Enforcing copyrights in the Federal Courts can be both expensive and complicated, so much so that many feel copyright law Is virtually unenforceable except by large corporations. Filing a copyright claim for anything under $30,000 is perceived as a lose-lose proposition because legal fees and discovery costs (even for pro se litigants) can quickly surpass any potential recovery. One study cited by the Copyright Office indicated that most copyright lawyers wouldn’t even accept such a small case in the first place.
In 2011, Congress ordered the Copyright Office to study what could be done to ensure that individual authors, photographers and other copyright owners have a realistic ability to enforce their rights even when they have comparatively small claims.
Last month, the Copyright Office finally issued its 161-page report, complete with a draft statute. The report considered and rejected allowing state small claims courts to hear copyright cases (too logistically nightmarish), and tinkering with the Federal District Courts (too many tricky constitutional issues). Instead, the report recommended the creation of the “Copryight Claims Board,” a voluntary system of adjudication to be administered directly by the Copyright Office.
The Copyright Claims Board proposal includes the following elements:
A panel of three adjudicators (two copyright experts and an alternative dispute resolution expert), based in the Copyright Office in D.C., would hear cases by internet teleconference and written submission. The tribunal would only hear cases valued at $30,000 and below.
Both parties would have to agree to the jurisdiction of the tribunal. The Copryight Office submitted both “opt in” and “opt out” proposals, the former requiring the defendant to affirmatively agree to jurisdiction, and the latter providing jurisdiction unless the defendant affirmatively rejects it.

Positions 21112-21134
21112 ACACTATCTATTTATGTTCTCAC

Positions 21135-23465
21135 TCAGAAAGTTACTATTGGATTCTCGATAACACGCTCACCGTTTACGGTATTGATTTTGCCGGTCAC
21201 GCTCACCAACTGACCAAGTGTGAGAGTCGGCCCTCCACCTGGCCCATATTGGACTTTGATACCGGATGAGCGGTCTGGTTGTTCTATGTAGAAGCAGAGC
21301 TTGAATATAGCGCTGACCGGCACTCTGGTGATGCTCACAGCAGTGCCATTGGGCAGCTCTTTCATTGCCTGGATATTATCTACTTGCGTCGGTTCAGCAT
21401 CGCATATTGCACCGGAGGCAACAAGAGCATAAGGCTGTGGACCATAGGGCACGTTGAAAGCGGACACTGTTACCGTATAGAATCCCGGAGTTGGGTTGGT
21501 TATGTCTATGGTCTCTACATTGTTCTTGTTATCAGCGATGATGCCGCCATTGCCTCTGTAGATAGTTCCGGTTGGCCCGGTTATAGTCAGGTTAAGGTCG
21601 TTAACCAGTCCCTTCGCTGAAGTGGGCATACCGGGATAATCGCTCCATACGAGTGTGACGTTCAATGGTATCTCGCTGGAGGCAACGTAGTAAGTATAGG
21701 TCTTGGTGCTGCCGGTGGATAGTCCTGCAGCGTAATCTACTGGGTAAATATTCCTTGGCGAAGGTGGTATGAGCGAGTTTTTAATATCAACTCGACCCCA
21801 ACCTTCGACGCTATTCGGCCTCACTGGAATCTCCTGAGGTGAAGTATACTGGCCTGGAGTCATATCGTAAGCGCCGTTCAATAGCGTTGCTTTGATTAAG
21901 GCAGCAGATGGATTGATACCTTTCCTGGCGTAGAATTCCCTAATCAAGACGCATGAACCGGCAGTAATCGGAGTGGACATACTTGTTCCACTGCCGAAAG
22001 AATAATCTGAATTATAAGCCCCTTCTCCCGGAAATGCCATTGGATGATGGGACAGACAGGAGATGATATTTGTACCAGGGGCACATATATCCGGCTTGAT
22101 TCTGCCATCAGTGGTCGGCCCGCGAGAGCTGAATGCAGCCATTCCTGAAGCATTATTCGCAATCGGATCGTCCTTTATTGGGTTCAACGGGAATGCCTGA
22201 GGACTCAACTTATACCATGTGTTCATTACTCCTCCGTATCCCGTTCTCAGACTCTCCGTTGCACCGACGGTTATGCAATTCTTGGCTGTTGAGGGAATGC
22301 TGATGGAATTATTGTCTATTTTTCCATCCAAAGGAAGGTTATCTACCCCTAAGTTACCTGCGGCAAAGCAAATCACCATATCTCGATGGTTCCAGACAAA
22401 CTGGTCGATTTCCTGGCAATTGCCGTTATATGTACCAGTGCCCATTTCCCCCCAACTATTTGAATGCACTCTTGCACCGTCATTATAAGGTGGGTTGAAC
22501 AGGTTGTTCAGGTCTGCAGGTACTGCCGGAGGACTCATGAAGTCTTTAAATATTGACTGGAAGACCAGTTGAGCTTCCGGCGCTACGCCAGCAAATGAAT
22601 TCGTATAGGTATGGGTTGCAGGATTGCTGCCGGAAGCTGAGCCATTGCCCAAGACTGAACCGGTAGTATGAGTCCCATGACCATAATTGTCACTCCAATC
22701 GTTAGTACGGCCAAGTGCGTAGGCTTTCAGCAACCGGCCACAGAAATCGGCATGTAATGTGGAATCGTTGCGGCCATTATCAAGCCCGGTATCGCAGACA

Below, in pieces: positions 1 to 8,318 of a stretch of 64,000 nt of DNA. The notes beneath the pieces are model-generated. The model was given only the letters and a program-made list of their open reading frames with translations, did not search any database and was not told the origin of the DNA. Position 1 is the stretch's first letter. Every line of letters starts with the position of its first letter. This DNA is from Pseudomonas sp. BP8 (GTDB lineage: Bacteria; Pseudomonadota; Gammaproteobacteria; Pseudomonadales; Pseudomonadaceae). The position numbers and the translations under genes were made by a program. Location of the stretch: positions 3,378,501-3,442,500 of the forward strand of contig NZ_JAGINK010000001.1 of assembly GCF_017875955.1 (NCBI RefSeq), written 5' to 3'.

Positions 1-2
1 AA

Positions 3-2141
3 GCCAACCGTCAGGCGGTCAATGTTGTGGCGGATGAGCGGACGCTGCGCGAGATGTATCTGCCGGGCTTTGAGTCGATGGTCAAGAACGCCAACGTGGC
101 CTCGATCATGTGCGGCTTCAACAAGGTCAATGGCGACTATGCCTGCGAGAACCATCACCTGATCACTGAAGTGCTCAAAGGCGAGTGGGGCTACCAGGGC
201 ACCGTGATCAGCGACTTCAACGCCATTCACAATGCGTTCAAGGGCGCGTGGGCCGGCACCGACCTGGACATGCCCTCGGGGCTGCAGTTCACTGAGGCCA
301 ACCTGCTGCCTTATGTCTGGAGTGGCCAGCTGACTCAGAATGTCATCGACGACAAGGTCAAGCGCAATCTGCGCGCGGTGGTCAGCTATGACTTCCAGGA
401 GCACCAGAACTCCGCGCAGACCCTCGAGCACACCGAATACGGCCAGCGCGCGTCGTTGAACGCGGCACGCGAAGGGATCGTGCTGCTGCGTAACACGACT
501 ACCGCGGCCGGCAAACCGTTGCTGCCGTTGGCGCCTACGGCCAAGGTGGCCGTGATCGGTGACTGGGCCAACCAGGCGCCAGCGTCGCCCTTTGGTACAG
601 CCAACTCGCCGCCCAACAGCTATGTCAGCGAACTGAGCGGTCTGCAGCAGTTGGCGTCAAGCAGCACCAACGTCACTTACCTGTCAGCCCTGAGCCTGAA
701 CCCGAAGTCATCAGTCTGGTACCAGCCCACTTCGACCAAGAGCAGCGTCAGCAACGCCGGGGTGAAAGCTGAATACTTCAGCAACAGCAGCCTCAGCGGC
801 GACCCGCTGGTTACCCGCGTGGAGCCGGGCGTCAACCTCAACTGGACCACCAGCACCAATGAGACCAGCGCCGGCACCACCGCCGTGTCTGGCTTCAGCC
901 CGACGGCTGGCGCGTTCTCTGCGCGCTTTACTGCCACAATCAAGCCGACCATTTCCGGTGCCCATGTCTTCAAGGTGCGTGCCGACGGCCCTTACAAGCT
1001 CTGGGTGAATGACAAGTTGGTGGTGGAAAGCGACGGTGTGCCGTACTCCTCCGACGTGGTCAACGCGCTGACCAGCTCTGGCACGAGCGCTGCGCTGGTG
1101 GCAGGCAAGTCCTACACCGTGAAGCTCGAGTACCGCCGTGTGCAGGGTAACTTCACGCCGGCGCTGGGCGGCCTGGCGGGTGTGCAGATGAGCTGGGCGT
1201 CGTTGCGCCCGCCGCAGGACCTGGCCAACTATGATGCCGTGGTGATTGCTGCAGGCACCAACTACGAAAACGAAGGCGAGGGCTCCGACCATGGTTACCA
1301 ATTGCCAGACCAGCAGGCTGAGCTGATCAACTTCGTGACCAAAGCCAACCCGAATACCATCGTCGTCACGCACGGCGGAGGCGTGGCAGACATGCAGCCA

In the ordinary course, written discovery would be permitted but not depositions. There would be no formal motion practice.
Both actual damages and a limited form of statutory damages would be available. Attorneys’ fees would not be recoverable except in cases of bad faith and then only up to $5,000. The tribunal would also be able to issue declaratory judgments of non-infringement.
Review of decisions would be limited to motions for reconsideration followed by appeal to the Register of Copyrights. Limited review by the District Courts would be available for fraud, misconduct or other grounds similar to that provided for arbitration awards under the Federal Arbitration Act.
The report acknolwedged that there are still a few problems that need to be solved. Among them were how and whether the tribunal could provide a mechanism for the identification of anonymous online infringers, and the extent to which equitable relief other than declaratory judgment (injunctions, destruction of infringing goods) would be available.